This Week on The Conspiracy Show - February 3rd

Jan 31, 2013

By Richard Syrett

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This week onThe Conspiracy Show Richard welcomes documentary filmmaker Kevin Booth to discuss the topics of his new film, American Drug War 2: Cannabis Destiny. The film explores claims that cannabis oil can be used as a preventative and a cure for diseases, with zero psychoactive side effects (something the Government and pharmaceutical companies don’t want you to know about). American Drug War 2 also examines the over-medicating of children, and the court ordered mind altering drugs used on foster children. Kevin will reveal how as a foster parent he was forced to give prescribed drugs to his foster daughter or otherwise be de-certified for not following court orders. And he’ll reveal how he traveled Juarez, Mexico with bodyguards, where he visited the most dangerous areas and interviewed cartels and family members of murdered victims. There have been 50,000 murders along the border and it continues to rise. He’ll lay out a case arguing that the American Drug War must end in order to stop the violence. And, he’ll reveal how the profits of Mexican cartels selling marijuana into California have been drastically diminished due to California’s open-minded marijuana laws.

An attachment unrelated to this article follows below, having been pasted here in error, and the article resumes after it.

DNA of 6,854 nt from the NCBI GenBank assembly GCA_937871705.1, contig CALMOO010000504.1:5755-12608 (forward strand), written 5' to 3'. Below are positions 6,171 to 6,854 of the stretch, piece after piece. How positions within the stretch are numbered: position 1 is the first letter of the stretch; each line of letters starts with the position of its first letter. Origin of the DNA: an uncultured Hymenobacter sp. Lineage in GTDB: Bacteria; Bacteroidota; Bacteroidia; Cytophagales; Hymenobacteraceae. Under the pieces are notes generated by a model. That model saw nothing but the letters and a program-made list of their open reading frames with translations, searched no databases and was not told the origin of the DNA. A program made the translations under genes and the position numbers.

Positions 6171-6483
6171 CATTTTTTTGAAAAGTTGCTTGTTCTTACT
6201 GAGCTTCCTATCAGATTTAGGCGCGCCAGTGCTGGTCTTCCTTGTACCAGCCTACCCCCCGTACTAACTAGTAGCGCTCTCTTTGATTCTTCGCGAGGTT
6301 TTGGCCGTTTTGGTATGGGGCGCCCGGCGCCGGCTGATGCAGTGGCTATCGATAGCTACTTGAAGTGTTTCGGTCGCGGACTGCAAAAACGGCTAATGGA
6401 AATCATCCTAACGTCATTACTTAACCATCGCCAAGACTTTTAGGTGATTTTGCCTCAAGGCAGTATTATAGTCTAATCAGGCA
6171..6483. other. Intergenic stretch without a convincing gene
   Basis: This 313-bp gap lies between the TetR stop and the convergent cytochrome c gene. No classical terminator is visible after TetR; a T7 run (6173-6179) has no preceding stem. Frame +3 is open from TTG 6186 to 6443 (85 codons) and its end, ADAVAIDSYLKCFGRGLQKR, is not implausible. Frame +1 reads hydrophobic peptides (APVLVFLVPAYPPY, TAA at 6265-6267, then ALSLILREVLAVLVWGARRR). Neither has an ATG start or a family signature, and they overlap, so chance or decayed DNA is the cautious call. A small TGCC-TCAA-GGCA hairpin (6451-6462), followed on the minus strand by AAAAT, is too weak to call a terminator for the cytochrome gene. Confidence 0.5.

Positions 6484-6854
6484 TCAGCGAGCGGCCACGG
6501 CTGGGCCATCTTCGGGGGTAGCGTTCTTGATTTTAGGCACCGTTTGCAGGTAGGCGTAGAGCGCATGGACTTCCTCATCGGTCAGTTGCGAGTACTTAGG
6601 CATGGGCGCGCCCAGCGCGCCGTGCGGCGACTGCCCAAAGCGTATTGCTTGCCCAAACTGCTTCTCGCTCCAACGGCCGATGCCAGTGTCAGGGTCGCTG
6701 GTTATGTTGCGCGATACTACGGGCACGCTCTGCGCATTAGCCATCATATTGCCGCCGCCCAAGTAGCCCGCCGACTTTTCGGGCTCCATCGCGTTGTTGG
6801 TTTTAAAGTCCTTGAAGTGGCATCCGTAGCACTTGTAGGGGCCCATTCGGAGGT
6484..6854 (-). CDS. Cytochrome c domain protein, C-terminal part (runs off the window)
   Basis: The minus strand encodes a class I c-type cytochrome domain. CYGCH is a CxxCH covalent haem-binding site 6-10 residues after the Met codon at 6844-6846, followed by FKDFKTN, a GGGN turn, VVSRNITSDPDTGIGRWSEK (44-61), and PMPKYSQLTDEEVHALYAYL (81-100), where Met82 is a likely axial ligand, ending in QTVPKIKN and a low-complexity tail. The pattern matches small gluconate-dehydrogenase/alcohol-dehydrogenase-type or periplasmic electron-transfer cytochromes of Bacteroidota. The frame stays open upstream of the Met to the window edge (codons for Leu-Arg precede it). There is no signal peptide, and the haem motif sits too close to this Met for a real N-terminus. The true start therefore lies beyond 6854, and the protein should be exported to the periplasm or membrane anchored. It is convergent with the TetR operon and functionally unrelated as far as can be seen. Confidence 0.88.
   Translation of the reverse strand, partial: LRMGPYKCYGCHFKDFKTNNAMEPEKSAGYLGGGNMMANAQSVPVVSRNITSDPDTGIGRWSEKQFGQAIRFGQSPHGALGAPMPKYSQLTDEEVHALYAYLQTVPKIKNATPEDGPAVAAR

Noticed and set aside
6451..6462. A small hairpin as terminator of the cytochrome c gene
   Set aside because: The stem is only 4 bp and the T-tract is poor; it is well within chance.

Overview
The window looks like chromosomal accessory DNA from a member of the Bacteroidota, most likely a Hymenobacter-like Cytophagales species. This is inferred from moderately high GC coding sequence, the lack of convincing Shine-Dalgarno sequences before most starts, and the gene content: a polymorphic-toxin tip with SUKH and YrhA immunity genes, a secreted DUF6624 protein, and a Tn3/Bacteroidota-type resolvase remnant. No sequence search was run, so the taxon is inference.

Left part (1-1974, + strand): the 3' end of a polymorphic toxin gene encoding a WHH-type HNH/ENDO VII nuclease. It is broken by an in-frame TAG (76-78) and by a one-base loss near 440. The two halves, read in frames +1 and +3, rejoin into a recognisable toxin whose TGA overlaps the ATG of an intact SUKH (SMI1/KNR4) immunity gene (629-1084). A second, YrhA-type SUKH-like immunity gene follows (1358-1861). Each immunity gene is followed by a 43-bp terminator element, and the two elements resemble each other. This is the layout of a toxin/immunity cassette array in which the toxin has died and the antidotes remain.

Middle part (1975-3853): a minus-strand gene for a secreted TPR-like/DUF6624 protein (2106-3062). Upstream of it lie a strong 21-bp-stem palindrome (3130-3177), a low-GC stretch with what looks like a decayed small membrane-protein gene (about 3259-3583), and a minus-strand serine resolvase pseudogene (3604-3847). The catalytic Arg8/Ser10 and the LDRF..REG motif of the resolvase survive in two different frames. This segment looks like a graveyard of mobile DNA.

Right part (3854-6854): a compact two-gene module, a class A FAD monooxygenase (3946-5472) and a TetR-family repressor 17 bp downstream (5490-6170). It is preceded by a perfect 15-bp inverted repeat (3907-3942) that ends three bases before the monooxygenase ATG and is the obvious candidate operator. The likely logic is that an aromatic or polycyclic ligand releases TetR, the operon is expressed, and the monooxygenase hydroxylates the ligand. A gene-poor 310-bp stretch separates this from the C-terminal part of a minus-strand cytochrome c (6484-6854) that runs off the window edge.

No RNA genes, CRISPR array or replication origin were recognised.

Guest: Kevin Booth is an American film and video director, producer, and musician. He is best known for his work with comedian Bill Hicks, who was the subject of his book Agent of Evolution, published by Harper Collins UK. Hicks and Booth knew each other since their time together at Stratford High School. Booth founded Sacred Cow Productions in 1986, and has since explored such controversial subjects as the Waco Siege and the New World Order. The company’s most notable release is American Drug War: The Last White Hope, which explores the failings of America’s War on Drugs. The company’s most recent film is “How Weed Won the West”, which was released in 2010. At age six while living in Los Angeles, Booth started his first band Freak Out ‘N’ Four. He was heavily influenced by his older brother Curt who suffered from schizophrenia. Booth’s family moved to Houston in the early 1970s during Houston’s economic boom. In 1975, he met Bill Hicks and Dwight Slade at Stratford High School. The trio formed Stress, an early punk rock band. After high school, Booth started Year Zero, with classmates Brent Ballard and Robert Reilly. Booth started out in the music business in the late 80s, when his band

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